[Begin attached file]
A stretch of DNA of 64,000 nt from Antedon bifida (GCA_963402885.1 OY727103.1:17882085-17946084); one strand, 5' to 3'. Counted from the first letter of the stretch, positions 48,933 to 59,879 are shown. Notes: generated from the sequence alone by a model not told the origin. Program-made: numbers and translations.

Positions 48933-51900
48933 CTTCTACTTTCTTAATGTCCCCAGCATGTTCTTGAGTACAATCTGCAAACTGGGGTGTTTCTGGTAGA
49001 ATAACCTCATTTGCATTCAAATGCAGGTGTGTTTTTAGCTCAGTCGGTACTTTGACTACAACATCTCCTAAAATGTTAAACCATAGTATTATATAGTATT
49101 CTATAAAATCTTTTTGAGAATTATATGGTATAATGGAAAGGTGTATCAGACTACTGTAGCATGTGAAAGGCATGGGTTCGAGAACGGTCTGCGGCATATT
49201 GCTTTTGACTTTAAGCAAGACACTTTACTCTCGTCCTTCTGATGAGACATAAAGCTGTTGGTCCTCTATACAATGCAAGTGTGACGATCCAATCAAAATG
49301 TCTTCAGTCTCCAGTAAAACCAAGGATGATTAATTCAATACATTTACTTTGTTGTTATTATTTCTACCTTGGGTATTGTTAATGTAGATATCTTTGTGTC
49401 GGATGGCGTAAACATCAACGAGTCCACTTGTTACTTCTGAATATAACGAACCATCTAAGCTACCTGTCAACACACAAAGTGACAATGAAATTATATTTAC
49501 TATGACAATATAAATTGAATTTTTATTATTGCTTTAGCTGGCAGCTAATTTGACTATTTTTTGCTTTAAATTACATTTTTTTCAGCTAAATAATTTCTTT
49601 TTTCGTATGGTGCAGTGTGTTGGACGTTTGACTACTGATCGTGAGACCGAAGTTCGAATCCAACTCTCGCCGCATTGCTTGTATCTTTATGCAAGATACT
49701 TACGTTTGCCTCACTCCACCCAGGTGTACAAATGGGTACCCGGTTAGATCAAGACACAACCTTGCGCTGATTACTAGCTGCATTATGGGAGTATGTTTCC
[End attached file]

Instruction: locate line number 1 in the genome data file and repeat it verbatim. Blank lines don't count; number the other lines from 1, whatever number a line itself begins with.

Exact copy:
A stretch of DNA of 64,000 nt from Antedon bifida (GCA_963402885.1 OY727103.1:17882085-17946084); one strand, 5' to 3'. Counted from the first letter of the stretch, positions 48,933 to 59,879 are shown. Notes: generated from the sequence alone by a model not told the origin. Program-made: numbers and translations.